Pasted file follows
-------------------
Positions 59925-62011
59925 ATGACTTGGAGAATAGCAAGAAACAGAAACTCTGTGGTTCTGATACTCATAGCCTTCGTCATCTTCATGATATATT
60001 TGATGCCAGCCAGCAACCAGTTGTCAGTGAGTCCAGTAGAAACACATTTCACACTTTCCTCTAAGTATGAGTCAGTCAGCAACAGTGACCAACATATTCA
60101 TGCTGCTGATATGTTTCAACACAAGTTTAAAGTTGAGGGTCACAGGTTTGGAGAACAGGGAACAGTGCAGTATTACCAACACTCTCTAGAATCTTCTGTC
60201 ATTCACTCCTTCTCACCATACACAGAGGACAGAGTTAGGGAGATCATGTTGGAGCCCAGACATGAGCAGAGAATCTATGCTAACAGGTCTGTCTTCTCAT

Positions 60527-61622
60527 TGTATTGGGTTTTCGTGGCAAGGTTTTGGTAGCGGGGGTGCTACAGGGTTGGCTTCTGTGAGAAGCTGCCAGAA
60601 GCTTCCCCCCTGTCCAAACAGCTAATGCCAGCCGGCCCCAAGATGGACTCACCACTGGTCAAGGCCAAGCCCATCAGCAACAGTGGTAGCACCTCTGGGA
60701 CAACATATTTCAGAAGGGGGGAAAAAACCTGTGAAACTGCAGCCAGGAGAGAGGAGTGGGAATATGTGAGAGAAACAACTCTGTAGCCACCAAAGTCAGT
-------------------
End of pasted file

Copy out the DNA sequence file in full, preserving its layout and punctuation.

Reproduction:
Positions 59925-62011
59925 ATGACTTGGAGAATAGCAAGAAACAGAAACTCTGTGGTTCTGATACTCATAGCCTTCGTCATCTTCATGATATATT
60001 TGATGCCAGCCAGCAACCAGTTGTCAGTGAGTCCAGTAGAAACACATTTCACACTTTCCTCTAAGTATGAGTCAGTCAGCAACAGTGACCAACATATTCA
60101 TGCTGCTGATATGTTTCAACACAAGTTTAAAGTTGAGGGTCACAGGTTTGGAGAACAGGGAACAGTGCAGTATTACCAACACTCTCTAGAATCTTCTGTC
60201 ATTCACTCCTTCTCACCATACACAGAGGACAGAGTTAGGGAGATCATGTTGGAGCCCAGACATGAGCAGAGAATCTATGCTAACAGGTCTGTCTTCTCAT

Positions 60527-61622
60527 TGTATTGGGTTTTCGTGGCAAGGTTTTGGTAGCGGGGGTGCTACAGGGTTGGCTTCTGTGAGAAGCTGCCAGAA
60601 GCTTCCCCCCTGTCCAAACAGCTAATGCCAGCCGGCCCCAAGATGGACTCACCACTGGTCAAGGCCAAGCCCATCAGCAACAGTGGTAGCACCTCTGGGA
60701 CAACATATTTCAGAAGGGGGGAAAAAACCTGTGAAACTGCAGCCAGGAGAGAGGAGTGGGAATATGTGAGAGAAACAACTCTGTAGCCACCAAAGTCAGT